New subvariants, family gatherings may bring more Covid-19 after the holidays, but experts do not expect a serious increase

New subvariants, family gatherings may bring more Covid-19 after the holidays, but experts do not expect a serious increase

New subvariants, family gatherings may bring more Covid-19 after the holidays, but experts do not expect a serious increase


As millions of Americans travel to gather with friends and family over the next few days, there’s a good chance that Covid-19 will follow.

Experts expect Thanksgiving gatherings to stir up social media and give new sub-variants of the coronavirus fresh pockets of vulnerable people to infect. As a result, the number of cases and hospitalizations may accelerate after the holidays, as in the previous two years.

Covid-19 is not unique in this regard. Thanksgiving gatherings have the potential to increase the spread of other viruses, especially respiratory syncytial virus, or RSV, and influenza, which are already at high levels for this time of year.

“We have seen that in some regions the number of RSV is starting to decrease. The number of flu is still on the rise. And we are worried that after the holiday gathering, many people will gather, so that we could also see an increase in Covid-19 cases,” said Dr. Rochelle Walensky, director of the US Centers for Disease Control and Prevention, said Tuesday on CNN.

But things have been relatively calm on the Covid-19 front. Experts say that may not stay that way for long.

“Covid positivity is increasing,” said Shishi Luo, associate director of bioinformatics and infectious diseases at the genetic testing company Helix, which tracks variants of the coronavirus. “Fastest growing among 18-24 year olds” in the Helix sample.

It is the first time that test positivity has increased in Helix data since July.

When the test positivity increases, it means that more of the tests for Covid-19 are giving positive results, and this can be an indication that transmission is increasing.

“We should expect more cases,” Luo said. “Whether they’re being measured the way we’re currently measuring cases, I don’t know, but in general I think you should see more people who are sick. I definitely am.”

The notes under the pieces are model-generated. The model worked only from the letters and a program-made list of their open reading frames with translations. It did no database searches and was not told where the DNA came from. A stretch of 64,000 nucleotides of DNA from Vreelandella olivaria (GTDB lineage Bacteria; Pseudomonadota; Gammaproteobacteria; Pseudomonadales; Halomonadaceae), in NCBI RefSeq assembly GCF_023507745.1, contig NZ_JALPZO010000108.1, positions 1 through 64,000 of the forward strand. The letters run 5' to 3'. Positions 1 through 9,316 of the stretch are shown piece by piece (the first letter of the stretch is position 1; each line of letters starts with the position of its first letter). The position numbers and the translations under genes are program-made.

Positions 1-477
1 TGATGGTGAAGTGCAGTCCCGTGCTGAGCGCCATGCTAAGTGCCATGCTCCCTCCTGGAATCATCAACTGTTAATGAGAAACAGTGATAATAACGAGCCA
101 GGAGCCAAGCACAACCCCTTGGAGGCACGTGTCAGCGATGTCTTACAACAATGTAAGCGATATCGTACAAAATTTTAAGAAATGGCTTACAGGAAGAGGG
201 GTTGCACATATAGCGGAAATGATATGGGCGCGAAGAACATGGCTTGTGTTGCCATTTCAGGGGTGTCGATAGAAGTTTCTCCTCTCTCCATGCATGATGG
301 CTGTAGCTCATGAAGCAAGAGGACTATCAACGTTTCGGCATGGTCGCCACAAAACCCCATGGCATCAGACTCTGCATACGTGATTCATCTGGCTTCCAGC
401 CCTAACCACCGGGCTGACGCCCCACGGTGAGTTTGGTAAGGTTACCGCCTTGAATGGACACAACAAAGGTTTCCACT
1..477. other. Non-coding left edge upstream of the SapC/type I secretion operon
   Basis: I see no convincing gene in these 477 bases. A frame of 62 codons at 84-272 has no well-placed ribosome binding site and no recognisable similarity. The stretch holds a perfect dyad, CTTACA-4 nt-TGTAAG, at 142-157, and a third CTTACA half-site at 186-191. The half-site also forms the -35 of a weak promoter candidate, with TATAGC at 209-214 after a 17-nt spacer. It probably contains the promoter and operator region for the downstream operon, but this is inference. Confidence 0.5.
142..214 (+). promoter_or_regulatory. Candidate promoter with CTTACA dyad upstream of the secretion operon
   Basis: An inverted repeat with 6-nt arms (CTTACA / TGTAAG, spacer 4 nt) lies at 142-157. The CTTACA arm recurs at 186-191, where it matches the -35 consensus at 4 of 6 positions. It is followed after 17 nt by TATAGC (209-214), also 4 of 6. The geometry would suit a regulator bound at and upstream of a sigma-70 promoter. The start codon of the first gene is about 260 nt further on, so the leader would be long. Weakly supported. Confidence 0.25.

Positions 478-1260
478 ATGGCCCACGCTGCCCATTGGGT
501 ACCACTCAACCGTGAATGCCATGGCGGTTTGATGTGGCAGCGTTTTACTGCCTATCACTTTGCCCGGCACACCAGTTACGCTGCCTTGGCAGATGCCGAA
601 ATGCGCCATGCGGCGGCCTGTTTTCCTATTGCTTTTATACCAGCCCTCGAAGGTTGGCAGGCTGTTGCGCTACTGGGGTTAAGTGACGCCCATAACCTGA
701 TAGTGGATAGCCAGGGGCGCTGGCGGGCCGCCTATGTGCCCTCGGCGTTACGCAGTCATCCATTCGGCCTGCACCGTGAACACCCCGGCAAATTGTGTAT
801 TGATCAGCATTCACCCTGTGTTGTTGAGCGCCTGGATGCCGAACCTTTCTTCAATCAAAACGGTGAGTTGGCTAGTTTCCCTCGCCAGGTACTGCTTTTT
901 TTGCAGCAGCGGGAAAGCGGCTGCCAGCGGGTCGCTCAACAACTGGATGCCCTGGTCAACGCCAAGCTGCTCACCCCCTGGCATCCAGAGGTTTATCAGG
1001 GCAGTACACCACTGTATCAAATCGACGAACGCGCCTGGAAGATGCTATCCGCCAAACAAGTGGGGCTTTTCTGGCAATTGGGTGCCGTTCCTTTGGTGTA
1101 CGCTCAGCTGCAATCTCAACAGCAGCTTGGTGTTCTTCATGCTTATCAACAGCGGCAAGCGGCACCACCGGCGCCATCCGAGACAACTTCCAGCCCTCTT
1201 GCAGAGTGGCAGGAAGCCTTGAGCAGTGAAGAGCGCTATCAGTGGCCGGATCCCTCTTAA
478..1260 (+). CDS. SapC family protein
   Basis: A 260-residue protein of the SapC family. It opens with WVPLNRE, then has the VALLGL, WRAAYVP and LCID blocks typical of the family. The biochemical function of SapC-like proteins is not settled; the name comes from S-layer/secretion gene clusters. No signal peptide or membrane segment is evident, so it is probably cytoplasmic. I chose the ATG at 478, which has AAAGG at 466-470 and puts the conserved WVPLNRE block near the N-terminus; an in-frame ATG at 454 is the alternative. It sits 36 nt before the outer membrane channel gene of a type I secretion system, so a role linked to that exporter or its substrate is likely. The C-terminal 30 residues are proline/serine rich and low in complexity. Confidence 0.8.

The official case count may not detect the growing number of cases as quickly because people are mostly testing for Covid-19 at home and not reporting their results – if they are tested at all.

The BQ sub-variants of the Omicron became dominant in US transmission. BQ.1 and its offspring BQ.1.1 are descendants of BA.5; they have five and six key mutations in their spike proteins that help them avoid vaccine- and infection-induced immunity. Due to these changes, they grow faster than BA.5.

For the week ending November 19, CDC estimates that BQ.1 and BQ.1.1 caused approximately half of all new cases of Covid-19 in the US. But so far they have risen to supremacy without much impact.

The number of Covid-19 cases, hospitalizations and deaths have remained at the same level over the past four weeks. But it didn’t disappear: more than 300 on average Americans are dying and 3,400 people are every day in the hospital with Covid-19, according to the CDC.

No one knows exactly what will happen with the BQ variants. Many experts say they hope we won’t see the big waves of past winters — certainly nothing like the original Omicron variant, with a staggering peak of nearly a million new daily infections.

There is reason for optimism on several fronts.

First, there is the experience of other countries such as the UK, where BQ.1 has outperformed its rivals to dominate transmission even when cases, hospitalizations and deaths have fallen. Something similar happened in France and Germany, notes Michael Osterholm, an infectious disease expert who directs the Center for Infectious Disease Research and Policy at the University of Minnesota.

“Cases went up in France and Germany right before the subvariants came in. Then the subvariants came in, and the cases actually went down,” he said.

Bill Hanage, an epidemiologist at the Harvard TH Chan School of Public Health, believes that our behavior and our social contacts may be a greater determinant of whether cases rise to this extent than any leading variant.

He thinks it’s likely we’ll see an increase in cases that could peak around the second week of January — as in previous years — but that it won’t have a big impact on hospitalizations and deaths.